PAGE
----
Practice English Speaking&Listening with: Writing Matters: Christopher Edwards, Professor of Mechanical Engineering at Stanford University

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The critical thing about writing is it's the way that you actually convey

the final result of what you did to your, your peer group.

It's the way you encapsulate it and transmit it.

So in a very techie fashion it's a,

it would be kind of like having a car that has an, an engine but has no transmission.

So you can't actually get it to the wheels to make you go some place.

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An engineer is a, is a person who makes things that are hard to make.

We make things for people.

In the part of engineering that I'm in we make things that use energy and

transform energy.

What people probably don't realize is just how tricky it is to accomplish energy

conversion in a way that's useful, helpful, benign,

doesn't damage the planet.

And that properly integrates itself back into the, the natural systems.

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So, in the the process of what we do, if we're thinking about,

either teaching in energy systems or doing research in energy systems.

Is we go through a process where we have an idea, we analyze it,

we compute, we experiment.

And then once we have the idea in a really firm,

crisp way, mathematically expressed so that it's precise.

Then we have to communicate it to human beings.

And all the issues of writing, who's your audience?

What do they know?

What's the story line that you're gonna tell them?

How are you gonna take them through the arc of that story, now becomes critical.

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Technical writing is storytelling.

You have a place where you're beginning, you have a message that you want to send,

and you're taking the reader along a path.

My advice to students, in terms of writing, is do not make a bumpy road.

That you are telling a story and

that you want to synchronize with your reader at the beginning,

flow along in a very natural light until it's time to upset them.

To jar them.

You may take them into a corner and then yank their chain a bit.

You know, pull them back, but only if it's important for the message.

If, an example might be were there's some bit of conventional wisdom.

Oh, it has to be this way.

You can't be very efficient.

There's gonna be this terrible tradeoff between how well it works and

how efficient it's gonna be.

Lead them down that path and then pull them back, but

you do it with the most compelling example that you can have.

Other than that, you want it to be a smooth sailing.

You want it to be an easy read, to, to flow in a very logical sort of way.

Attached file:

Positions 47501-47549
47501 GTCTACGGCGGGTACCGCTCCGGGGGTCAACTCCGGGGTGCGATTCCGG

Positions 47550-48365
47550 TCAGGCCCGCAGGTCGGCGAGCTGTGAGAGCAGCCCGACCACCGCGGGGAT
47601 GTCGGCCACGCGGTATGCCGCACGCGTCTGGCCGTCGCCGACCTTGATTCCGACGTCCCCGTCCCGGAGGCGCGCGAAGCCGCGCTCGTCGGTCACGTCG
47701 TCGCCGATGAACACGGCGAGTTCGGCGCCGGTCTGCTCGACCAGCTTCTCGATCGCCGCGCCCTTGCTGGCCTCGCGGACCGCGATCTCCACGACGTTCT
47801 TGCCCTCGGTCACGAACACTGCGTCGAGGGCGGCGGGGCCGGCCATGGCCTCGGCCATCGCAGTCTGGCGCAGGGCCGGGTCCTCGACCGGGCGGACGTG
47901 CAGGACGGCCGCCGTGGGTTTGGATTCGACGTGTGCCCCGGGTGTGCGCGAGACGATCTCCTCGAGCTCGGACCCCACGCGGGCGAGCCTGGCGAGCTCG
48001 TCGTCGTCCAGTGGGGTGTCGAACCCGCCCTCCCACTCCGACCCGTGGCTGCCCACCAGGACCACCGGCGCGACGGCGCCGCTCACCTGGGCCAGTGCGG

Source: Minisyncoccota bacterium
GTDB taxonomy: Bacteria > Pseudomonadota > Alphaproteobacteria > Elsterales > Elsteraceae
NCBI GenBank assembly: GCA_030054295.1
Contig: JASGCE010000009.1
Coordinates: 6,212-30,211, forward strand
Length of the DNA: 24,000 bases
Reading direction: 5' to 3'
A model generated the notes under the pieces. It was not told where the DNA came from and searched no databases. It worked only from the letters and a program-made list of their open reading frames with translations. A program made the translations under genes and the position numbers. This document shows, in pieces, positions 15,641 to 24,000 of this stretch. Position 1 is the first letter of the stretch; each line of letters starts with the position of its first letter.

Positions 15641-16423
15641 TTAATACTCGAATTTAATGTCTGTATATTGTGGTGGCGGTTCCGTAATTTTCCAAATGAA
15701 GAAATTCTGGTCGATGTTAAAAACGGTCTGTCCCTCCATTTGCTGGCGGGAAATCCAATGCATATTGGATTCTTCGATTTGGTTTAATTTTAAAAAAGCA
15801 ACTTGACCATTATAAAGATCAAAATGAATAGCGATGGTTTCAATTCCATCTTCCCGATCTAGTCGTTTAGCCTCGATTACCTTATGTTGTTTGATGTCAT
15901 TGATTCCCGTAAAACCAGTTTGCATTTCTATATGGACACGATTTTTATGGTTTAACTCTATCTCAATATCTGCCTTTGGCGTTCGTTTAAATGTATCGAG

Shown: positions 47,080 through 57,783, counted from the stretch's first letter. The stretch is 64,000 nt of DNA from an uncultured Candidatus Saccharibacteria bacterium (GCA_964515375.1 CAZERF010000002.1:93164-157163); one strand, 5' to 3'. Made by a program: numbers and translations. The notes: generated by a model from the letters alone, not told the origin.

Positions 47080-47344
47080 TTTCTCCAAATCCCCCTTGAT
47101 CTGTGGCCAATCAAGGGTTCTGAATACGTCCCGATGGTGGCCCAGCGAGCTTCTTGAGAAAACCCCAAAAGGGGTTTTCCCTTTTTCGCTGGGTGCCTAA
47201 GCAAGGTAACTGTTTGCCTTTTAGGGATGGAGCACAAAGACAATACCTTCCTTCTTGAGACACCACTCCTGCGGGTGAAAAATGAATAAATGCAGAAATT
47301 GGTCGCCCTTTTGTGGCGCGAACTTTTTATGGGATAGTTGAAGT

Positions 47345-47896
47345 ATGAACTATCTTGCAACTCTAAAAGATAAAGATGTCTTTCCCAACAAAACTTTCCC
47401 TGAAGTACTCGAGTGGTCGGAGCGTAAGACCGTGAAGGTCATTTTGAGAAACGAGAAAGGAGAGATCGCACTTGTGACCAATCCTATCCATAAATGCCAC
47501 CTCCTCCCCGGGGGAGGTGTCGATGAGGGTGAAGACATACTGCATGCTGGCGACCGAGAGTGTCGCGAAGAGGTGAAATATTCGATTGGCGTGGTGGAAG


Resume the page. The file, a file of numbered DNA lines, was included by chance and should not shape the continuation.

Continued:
Because the purpose of the writing really is to convey the information and

to have it make sense to them.

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Standard advice, whether it's undergraduate working on the report for

laboratory, or whether it's a PhD student working on their dissertation.

Is, get those visual elements out there, get the storyboard done first.

It will let you know whether it's complete logically, whether it flows,

whether there are disconnects.

Are things on the same level in terms of treatment or

are you finding that you're so enamored with some bit of research that you did.

That you're taking the, taking the story off into some you know,

little corner that you're gonna have to back out of.

But whether you wanna call it storyboarding or

laying out the graphic novel for the weaving of the text.

It's absolutely critical.

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I've never considered myself to be finished with writing something.

You write, you revise, you revise, you revise,

you revise, and eventually you have a deadline.

Which stops you, and that's a good thing.

Because, even if you've said it, in just a wonderful way, you could be more concise.

You could use less time for the reader.

If it's technical writing, it's usually not something that they're electing,

it's something they need, right?

So, conciseness is a virtue, so, you're never done.

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Sometimes you use writing as the means to,

to actually complete the distillation of the technical work.

And this is something I think most people don't realize.

You might do this experiment, have this data, see this particular result.

But you're trying to work out exactly why it is, what the the nuances are.

And so, oftentimes we'll choose communication tools,

whether it's you know, visualization in a plot.

Whether it's making a PowerPoint talk that you lead your peers through or, or

just yourself through it.

Or writing the text, trying to explain it on paper in a logical way that you can go

back and go through to see if you really have that order of arguments right,

to make sure that the idea is precise.

I think people tend to appreciate that from the maybe mathematical or

computational aspect, aspect.

But don't always appreciate that that's a way to vet your thoughts.

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The Description of Writing Matters: Christopher Edwards, Professor of Mechanical Engineering at Stanford University